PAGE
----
By popular request (really, I got quite a few emails about this!...;-), I finally completed my Beogram DC motor restoration video! It demon...
Monday, October 10, 2016
Beogram 8000: A New Arrival and Restoration of the Control System
A Beogram 8000 in need of some TLC recently arrived. It had been purchased on ebay with two MMC20 CL cartridges...very nice!. Unfortunately, it did not work anymore upon arrival at its new owners location. So it traveled on to my place and here we are:
The unit has the usual fallen off aluminum panels. Luckily someone catched them before they hit the floor and they are unscathed. Overall this unit is in pretty good condition and all seems original (if there just weren't the tough layer of Gorilla glue on the hinge of the smaller aluminum panel):
I opened it up and found a slightly dusty interior, but nothing otherwise unusual:
Then I had a look under the sub-platter where I found a metal tacho disk:
This is great news since the original plastic disks tend to delaminate, which causes severe RPM instability.
So far so good. When I tried to run it the platter would not spin, and the carriage showed some reluctance to move. Nothing unusual at this point in time for a Beogram 8000 in original condition. When the platter has trouble moving, it usually has to do with bad power block connections or a dead motor phase capacitor.
I decided to go ahead and rebuild the electronics. This involves replacing all electrolytic capacitors with modern Japanese major brand 105C types and reflow all the board to wire headers solder points. They are often cracked and this causes intermittent operation of the deck. Here are a few impressions. This shows the main boards taken out:
Most of the capacitors are straight forward to replace. The one that is usually a bit of a pain is the processor power supply decoupling capacitor in the EMI can. I took the can off the board and opened it up:
The processor was stuck to the can lid and popped out of its socket...In those days these chips were quite expensive, and so they used sockets instead of soldering them in directly. For exchanging the capacitor a removed processor is perfect. So I left it stuck to the lid for now. The picture below shows the original 47uF capacitor in question. It makes the GND connection (left) on top and not on the bottom solder point, which are not connected by a through plated via like one would expect on modern boards. This can be confusing since failure to solder it to the top contact pad will cause erratic processor behavior. I once spent an entertaining evening with an 'exploration' of this issue...see here for a description of that Beolover adventure...;-).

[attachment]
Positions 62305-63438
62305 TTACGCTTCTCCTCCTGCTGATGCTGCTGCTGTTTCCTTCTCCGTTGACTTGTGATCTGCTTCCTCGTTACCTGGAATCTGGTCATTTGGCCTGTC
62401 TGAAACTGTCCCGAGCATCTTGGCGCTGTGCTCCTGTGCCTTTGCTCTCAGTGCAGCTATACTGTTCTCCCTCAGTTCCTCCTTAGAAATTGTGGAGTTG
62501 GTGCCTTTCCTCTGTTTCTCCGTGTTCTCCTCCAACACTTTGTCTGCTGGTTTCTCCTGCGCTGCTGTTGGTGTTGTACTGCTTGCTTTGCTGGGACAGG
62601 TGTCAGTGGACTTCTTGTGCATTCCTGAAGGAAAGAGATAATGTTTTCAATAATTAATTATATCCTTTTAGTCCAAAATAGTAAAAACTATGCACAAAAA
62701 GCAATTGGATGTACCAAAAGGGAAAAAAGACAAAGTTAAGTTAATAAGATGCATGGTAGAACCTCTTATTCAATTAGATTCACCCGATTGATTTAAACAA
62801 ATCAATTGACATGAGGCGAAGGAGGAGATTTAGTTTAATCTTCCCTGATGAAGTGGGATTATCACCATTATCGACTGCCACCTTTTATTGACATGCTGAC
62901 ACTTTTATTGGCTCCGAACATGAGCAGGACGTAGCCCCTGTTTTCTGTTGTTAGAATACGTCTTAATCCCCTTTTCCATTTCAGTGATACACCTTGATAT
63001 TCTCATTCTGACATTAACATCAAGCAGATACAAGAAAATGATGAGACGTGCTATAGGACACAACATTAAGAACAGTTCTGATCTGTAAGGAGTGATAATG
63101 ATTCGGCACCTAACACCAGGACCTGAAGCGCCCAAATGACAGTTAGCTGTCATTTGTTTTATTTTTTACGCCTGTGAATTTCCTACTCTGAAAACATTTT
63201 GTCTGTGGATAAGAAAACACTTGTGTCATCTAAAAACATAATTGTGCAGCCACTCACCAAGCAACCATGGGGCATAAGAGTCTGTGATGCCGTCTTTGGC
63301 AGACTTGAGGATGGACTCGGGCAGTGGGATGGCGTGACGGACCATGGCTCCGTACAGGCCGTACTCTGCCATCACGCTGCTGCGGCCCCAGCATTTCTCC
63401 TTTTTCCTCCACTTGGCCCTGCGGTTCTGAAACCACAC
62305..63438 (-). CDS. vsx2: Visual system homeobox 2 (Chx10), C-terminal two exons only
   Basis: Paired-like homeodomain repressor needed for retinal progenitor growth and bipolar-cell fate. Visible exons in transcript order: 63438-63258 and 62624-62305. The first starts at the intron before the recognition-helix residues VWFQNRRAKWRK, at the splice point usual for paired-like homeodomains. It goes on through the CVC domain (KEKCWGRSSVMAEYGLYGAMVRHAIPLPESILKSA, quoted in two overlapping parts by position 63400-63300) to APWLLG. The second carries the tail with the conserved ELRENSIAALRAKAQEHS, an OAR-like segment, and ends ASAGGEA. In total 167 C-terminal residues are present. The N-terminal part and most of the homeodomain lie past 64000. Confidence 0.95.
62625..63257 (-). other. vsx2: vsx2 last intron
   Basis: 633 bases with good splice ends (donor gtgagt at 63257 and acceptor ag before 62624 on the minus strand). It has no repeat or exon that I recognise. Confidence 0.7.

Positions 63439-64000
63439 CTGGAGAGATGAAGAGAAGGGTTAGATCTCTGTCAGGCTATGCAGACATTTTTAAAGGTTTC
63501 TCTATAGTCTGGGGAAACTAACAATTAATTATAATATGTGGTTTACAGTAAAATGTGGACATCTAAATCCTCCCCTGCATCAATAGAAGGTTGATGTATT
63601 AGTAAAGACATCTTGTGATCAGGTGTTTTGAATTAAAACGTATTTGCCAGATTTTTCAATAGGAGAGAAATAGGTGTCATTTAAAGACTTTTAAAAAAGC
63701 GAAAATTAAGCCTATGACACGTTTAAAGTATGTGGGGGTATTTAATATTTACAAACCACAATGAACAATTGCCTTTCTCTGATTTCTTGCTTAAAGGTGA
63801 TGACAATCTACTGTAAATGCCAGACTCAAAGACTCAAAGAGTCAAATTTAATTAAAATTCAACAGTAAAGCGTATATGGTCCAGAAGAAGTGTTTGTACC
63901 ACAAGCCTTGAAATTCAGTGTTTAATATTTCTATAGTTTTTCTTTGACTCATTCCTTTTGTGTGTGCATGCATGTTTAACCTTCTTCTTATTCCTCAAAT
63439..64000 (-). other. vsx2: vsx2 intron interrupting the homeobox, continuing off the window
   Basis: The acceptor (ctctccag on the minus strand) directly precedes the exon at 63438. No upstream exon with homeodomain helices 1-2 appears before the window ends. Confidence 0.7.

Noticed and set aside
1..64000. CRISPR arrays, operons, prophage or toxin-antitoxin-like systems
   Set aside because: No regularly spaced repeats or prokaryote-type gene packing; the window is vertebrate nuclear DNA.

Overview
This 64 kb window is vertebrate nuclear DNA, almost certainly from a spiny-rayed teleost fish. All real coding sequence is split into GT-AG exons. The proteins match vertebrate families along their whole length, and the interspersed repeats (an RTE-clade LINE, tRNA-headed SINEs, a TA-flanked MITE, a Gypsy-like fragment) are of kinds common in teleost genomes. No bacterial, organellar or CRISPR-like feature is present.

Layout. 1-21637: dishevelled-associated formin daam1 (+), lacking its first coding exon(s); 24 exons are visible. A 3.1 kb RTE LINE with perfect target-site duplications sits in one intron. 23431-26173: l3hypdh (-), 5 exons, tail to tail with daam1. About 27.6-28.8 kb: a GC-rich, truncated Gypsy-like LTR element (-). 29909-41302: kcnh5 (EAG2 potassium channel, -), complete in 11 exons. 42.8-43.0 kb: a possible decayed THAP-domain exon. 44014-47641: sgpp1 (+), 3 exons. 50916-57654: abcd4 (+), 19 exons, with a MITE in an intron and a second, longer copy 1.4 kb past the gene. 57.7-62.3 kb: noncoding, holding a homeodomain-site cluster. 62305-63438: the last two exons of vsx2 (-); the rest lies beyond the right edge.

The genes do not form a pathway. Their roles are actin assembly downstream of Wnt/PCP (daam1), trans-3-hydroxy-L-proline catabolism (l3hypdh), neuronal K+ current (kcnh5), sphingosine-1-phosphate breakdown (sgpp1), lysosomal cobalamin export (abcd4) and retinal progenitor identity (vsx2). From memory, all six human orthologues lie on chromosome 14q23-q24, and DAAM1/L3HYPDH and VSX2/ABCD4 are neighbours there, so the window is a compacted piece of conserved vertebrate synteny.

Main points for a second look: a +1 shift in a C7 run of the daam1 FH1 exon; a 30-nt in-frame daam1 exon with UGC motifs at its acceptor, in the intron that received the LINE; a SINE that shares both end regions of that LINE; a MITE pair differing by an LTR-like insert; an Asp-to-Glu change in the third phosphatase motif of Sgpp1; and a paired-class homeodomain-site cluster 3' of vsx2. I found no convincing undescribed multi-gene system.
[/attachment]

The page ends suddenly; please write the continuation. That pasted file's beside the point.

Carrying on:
Anyway, I exchanged it:
and then I removed the processor from the can lid and inserted it back into the socket and replaced the lid and mounted the can back to the board. This shows the recapped board with the removed original components placed next to it:
After that I reflowed the solder points of the headers. This is best done by adding a bit of solder to each point. The boards were soldered with relatively sparse solder application, which may be one of the reasons that so many Beogram 8000s have bad joints. Indeed, I found several cracked points, mostly on the main power block header. This shows the pins where the motor phase capacitor is connected:
Both have a telltale ring around the soldered pin. This probably explains why the platter behaved erratically. I resoldered everything and then it was time to put the board back in. The next step was the replacement of the motor phase capacitor that is located in the power block:
I usually replace this big can with two modern 47uF bipolar units back to back. This turns them into a single 23.5uF unipolar capacitor, which works perfectly. Since modern capacitors are much smaller I recently designed a 3D printed insert that holds the two caps neatly in place:
After reinstalling the power block I rebuilt the power supply board that is next to the sub-platter:
It has only two reservoir capacitors that need exchanging:
This concluded the restoration of the PCBs, and it was time to do the carriage servo control voltages adjustment to the prescribed 620mV (err on the smaller side if you must, this adjustment can be a bit sensitive):
And then it was time for a test! And as expected the Beogram fired up normally with the platter moving smoothly and the carriage looking for a record. All good in control system land! On to the mechanical parts of this lovely deck!